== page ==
Most people conceptualize posttraumatic stress disorder (PTSD) as a condition rooted in horror on a grand scale: war, acts of terrorism, and cataclysmic natural disasters. Historically, when patients with cancer and other life-threatening diseases were plagued by intense distress about memories about their diagnosis or treatment, their symptoms didn't count.
Disease-related traumatic symptoms were explicitly excluded from the criteria for PTSD in the third edition of the Diagnostic and Statistical Manual of Mental Disorders (DSM-III) of the American Psychiatric Association.
By 1994, when the DSM-IV was published, it recognized that trauma associated with the diagnosis and treatment of a major illness could lead to unshakable symptoms of re-experiencing, avoidance, and increased arousal that are serious enough to impair one’s functioning.
Today, the "bible" of psychiatric diagnosis is undergoing yet another revision, soon to be unveiled as DSM-V. The proposed PTSD criteria are likely to allow for the diagnosis not only in individuals who have experienced exposure to "actual or threatened" death, serious injury, or sexual violation, but also in those who have witnessed or heard about such exposure, or been connected with extreme exposure to reminders of such an event. The DSM-V will also include expanded symptom criteria for diagnosing PTSD in children, including pediatric cancer patients.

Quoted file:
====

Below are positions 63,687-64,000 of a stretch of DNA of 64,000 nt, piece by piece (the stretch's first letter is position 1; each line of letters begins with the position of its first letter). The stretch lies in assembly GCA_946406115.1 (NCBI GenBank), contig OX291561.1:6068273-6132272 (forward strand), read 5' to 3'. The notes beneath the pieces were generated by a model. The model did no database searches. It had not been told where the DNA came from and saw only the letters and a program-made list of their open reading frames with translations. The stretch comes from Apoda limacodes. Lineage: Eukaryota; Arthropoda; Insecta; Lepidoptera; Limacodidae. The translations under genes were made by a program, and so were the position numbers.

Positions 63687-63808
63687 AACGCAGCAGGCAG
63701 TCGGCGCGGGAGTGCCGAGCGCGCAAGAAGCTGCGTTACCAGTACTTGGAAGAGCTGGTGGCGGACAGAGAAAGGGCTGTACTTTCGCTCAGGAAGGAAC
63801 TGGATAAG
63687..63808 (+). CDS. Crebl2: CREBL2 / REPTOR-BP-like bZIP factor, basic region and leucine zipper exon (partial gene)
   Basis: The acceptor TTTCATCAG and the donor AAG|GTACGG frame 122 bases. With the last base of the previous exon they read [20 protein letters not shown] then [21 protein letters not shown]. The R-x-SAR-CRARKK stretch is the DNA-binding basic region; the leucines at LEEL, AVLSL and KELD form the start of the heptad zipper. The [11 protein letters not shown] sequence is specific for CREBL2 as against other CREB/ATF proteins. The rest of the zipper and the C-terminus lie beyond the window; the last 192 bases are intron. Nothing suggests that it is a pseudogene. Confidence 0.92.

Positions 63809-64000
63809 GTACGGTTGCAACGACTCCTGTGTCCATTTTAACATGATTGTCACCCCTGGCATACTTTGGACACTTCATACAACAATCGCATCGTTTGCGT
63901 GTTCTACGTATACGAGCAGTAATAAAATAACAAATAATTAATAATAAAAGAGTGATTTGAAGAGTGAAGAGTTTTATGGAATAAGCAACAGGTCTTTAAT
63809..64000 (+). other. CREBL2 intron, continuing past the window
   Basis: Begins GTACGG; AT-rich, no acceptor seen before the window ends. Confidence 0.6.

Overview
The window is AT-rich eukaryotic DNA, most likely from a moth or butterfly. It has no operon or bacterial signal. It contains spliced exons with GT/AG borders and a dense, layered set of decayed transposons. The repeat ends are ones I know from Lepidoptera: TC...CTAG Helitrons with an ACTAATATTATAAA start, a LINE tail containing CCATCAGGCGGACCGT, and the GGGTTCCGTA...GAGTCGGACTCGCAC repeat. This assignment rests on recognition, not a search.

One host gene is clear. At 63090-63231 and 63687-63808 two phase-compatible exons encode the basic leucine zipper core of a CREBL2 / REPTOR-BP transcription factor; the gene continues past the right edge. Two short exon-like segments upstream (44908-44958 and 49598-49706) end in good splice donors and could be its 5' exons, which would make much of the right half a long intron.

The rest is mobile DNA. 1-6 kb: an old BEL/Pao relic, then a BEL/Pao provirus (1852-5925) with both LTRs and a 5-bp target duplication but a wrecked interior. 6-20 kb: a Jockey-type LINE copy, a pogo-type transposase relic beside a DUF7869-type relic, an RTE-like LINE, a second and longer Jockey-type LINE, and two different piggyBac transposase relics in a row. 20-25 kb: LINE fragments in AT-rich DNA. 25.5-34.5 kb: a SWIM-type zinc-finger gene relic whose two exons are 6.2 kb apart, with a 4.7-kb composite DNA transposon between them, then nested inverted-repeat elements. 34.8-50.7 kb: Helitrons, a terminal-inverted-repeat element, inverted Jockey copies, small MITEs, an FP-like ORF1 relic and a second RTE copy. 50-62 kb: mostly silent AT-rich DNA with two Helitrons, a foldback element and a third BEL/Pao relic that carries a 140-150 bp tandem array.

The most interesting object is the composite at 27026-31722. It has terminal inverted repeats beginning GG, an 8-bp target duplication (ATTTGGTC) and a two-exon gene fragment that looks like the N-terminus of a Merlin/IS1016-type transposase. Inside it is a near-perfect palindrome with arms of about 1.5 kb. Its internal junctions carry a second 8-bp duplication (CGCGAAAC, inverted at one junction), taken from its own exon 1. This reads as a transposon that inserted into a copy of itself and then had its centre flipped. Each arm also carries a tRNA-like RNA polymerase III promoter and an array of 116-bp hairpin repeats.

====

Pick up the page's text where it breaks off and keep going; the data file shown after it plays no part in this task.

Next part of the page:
The National Cancer Institute notes that unlike some time-limited traumatic events, cancer may expose patients to "repeated traumas of undetermined length," followed by endless concern over recurrence.
A recent overview from Baylor University researchers speaks to the need to recognize and treat cancer-related PTSD, which has been reported to have a lifetime incidence of 3% to 22% among survivors.
The group’s findings, published in the Journal of Psychiatric Practice (2011:4:270-276), summarize findings from a number of studies. The authors determined that three clusters of symptoms central to a PTSD diagnosis were commonly found in studies of cancer survivors. These are:
Frequent intrusive thoughts (including flashbacks and nightmares): 16%-28%
High levels of emotional numbness and avoidance: 15%-34%
A threshold of symptoms from these clusters is required for diagnosis of PTSD, but many cancer patients may experience significant, sub-threshold reminders of the trauma of their experience.
The Oncology Report
Comprehensive reports and expert commentary
on the latest advances in cancer treatment from
the world's major oncology meetings.
Past issues, click here »
|May 8 - 10|
|Breast International Group (BIG)/ European Society for Medical Oncology (ESMO): IMPAKT Breast Cancer Conference|
|May 14 - 17|
|American Society of Pediatric Hematology Oncology (ASPHO): Annual Meeting|
|May 22 - 23|
|European Musculo-Skeletal Oncology Society (EMSOS): Annual Meeting|
|May 30 - Jun 3|
|American Society of Clinical Oncology (ASCO): Annual Meeting|
|Jun 12 - 15|
|European Hematology Association (EHA): Annual Congress|
|Jun 23 - 24|
|Worldwide Innovative Networking (WIN) Consortium: WIN 2014 Symposium|
|Jun 25 - 28|
|European Society for Medical Oncology (ESMO) Conference: 16th World Congress on Gastrointestinal Cancer|
|Jun 26 - 27|
|European Institute of Oncology (IEO): 16th Milan Breast Cancer Conference|
|Jun 26 - 28|
|Multinational Association of Supportive Care in Cancer (MASCC)/ International Society of Oral Oncology (ISOO): International Symposium on Supportive Care in Cancer|
|Jul 5 - 8|
|23rd Biennial Congress of the European Association for Cancer Research|